By Harut Sassounian,
Israeli journalist Yossi Melman wrote a lengthy critical article in the Haaretz newspaper about Israel’s sale of banned deadly cluster bombs to Azerbaijan to kill and maim innocent Armenian civilians in Artsakh. The article, although published on Oct. 22, 2020, retains its relevance given the fact that these cluster bombs were not only used in last year’s Artsakh war by Azerbaijan, but may also be used in a future war.
Amnesty International confirmed that Azerbaijan used Israeli cluster bombs in the 2020 Artsakh war. These lethal bombs exploded in a residential area near the city of Stepanakert, the capital of Artsakh.
“The use of cluster bombs in any circumstances is banned under international humanitarian law, so their use to attack civilian areas is particularly dangerous and will only lead to further deaths and injuries,” said Denis Krivosheev, Amnesty International’s acting chief for Eastern Europe and Central Asia. “Cluster bombs are inherently indiscriminate weapons, and their deployment in residential areas is absolutely appalling and unacceptable.”
Melman explained that “a cluster bomb is a kind of container holding a bundle of small bombs. The mother bomb explodes at a certain height and, over a wide area, scatters the smaller bombs, which explode a short time later. The munitions can be launched from cannons of various sizes, with diameters up to 155 mm, from launchers, helicopters and planes.” Children often pick up unexploded cluster bombs mistaking them for toys, resulting in their death or injury.
Melman wrote that he asked Israel’s Defense Ministry, the Israel Defense Forces and the Foreign Ministry “on whether — and if so, when — Israel supplied cluster bombs to Azerbaijan.” Not surprisingly, he received no response.
Melman remarked that Israel’s Defense Ministry, “true to its aggressive habits, is loath to give explanations and refuses to answer questions it doesn’t like. It seems to have something to hide, especially when it comes to its overly intimate relationship with Azerbaijan.”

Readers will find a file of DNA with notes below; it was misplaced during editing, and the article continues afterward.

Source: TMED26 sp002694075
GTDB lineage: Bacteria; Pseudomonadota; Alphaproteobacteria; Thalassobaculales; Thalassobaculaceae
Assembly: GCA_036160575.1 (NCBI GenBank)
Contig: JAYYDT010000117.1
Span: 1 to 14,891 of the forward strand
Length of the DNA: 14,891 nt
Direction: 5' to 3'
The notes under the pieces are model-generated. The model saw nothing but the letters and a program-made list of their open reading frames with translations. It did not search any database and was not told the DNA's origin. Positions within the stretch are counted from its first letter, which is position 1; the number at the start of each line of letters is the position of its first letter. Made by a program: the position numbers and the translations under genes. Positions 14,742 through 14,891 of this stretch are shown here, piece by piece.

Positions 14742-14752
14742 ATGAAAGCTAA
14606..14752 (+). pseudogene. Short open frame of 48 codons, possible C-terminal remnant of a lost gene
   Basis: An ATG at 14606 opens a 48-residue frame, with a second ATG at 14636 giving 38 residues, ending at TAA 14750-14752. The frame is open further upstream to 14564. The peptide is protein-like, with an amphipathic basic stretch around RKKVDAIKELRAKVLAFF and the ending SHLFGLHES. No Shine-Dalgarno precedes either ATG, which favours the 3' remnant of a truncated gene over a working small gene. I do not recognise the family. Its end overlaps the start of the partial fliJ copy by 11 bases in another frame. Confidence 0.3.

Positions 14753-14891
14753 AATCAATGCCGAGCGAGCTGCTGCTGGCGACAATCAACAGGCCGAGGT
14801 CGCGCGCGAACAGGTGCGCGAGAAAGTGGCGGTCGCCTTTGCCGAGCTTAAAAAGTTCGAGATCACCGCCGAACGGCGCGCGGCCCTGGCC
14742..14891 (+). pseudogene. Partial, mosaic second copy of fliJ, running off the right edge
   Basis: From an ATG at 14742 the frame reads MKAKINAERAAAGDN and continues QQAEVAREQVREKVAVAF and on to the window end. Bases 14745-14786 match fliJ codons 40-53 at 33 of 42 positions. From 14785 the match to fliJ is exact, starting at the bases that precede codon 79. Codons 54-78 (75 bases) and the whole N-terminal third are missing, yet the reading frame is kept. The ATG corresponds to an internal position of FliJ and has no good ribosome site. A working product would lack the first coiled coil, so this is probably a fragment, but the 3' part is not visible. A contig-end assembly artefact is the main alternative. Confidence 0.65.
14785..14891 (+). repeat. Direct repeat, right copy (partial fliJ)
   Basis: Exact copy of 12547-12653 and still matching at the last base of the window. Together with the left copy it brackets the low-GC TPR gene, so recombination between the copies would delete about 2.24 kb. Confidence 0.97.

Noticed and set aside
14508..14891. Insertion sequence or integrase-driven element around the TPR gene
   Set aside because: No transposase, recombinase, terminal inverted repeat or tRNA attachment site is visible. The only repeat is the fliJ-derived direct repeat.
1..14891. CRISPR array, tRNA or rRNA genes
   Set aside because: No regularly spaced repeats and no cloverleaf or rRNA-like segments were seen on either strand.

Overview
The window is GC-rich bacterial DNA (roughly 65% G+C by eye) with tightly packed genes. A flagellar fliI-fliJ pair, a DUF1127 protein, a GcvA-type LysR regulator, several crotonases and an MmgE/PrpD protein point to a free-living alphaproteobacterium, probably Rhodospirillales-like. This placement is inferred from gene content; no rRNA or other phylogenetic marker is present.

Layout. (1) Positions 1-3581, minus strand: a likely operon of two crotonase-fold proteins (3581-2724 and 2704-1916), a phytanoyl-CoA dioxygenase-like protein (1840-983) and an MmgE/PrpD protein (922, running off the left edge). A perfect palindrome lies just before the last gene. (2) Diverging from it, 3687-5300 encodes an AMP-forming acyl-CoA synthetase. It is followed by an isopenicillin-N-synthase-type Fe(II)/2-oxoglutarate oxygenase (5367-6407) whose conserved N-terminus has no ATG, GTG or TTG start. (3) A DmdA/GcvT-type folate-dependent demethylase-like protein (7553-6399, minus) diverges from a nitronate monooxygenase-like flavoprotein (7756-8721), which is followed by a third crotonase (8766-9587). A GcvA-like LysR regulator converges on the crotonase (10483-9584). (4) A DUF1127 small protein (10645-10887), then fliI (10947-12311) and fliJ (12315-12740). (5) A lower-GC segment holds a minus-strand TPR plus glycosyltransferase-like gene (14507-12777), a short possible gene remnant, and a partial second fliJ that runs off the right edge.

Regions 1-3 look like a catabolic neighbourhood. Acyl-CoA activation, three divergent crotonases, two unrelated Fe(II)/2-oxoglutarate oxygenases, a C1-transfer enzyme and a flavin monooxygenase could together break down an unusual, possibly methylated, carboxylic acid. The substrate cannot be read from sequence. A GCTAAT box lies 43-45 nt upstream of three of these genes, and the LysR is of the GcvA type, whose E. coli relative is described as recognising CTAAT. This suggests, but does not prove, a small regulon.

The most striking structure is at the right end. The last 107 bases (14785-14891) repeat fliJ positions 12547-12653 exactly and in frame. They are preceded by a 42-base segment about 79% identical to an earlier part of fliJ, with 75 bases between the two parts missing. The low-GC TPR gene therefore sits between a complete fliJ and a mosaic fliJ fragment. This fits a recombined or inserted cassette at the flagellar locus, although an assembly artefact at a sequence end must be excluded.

Melman asked a pertinent question: “Why is Israel arming Azerbaijan against Armenia?” There would be a huge worldwide outcry if Armenia were to transfer missiles to Hamas or Hezbollah to attack Israeli citizens. Israel arming Azerbaijan is no different, but where is the international condemnation of Israel?
Israel used cluster bombs on several occasions: In the 1973 war against several Arab states, the wars on Lebanon in 1978, 1982 and 2006, and the Gaza war in 2008-09. Melman reported that “this led to a condemnation by then-UN Secretary General Kofi Annan, and to tension in the United States, because the firing apparently violated the restrictions on using cluster bombs when the weapon was supplied in 1976.”
The Winograd Committee, formed by the Israeli government to review the appropriateness of Israel’s military actions in Lebanon in 2006, “harshly criticized the use of cluster bombs in civilian areas,” according to Melman. It is illegal to use cluster bombs. It is also illegal for the United States to sell them to Israel, which in turn illegally sold them to Azerbaijan.
Regrettably, neither the Republic of Armenia nor the Armenian-American community complained to the American government about Israel’s illegal transfer of U.S. cluster bombs to Azerbaijan.
Melman reported that “in December 2008, the Convention on Cluster Munitions was signed in Oslo. It prohibits the use, development, manufacture, storage and transfer of cluster bombs, which it defines as ‘a conventional ammunition that is designed to disperse or release explosive submunitions’ from a container. Over 100 countries signed the accord, which went into effect in 2010.”
Israel, however, refused to join the convention that banned cluster bombs. Ironically, Israel was quick to condemn Syria for its reported use of cluster bombs inside its own country. It is not clear why Armenia refused to join the convention which would have given it a stronger footing to condemn the illegal use of cluster bombs by Azerbaijan and Turkey, neither one of which joined the convention. In addition to selling cluster bombs to Azerbaijan, Israel also sold them to Turkey, Ethiopia, Germany, India, Romania, Switzerland, Great Britain, Austria, Denmark, Norway, Chile, Colombia and Venezuela.
According to Melman, Azerbaijan was the largest market for Israeli cluster bombs, along with various cannons and rocket launchers. “Israel sold dual-purpose munitions components, which can also be used in cluster bombs, in a way that let Israel bypass the convention.”
Melman reported that, a year ago, Israeli “activist Eli Joseph, who takes part in efforts to ban weapons sales by Israel to dictatorial regimes,” petitioned in vain Israel’s High Court of Justice, “demanding that Baku and Jerusalem’s military connections be revealed. Also, Joseph and his colleagues in the Jewish Heart organization demonstrated in front of the Knesset against arms exports to Azerbaijan, under the slogan ‘No to war crimes, no to the murder of innocents.’” It is heart-warming to see righteous Israelis objecting to the immoral actions of their government.
By selling lethal weapons to the murderous regime of Azerbaijan, Israel has undermined its moral standing and has become an accomplice to Azeri war crimes.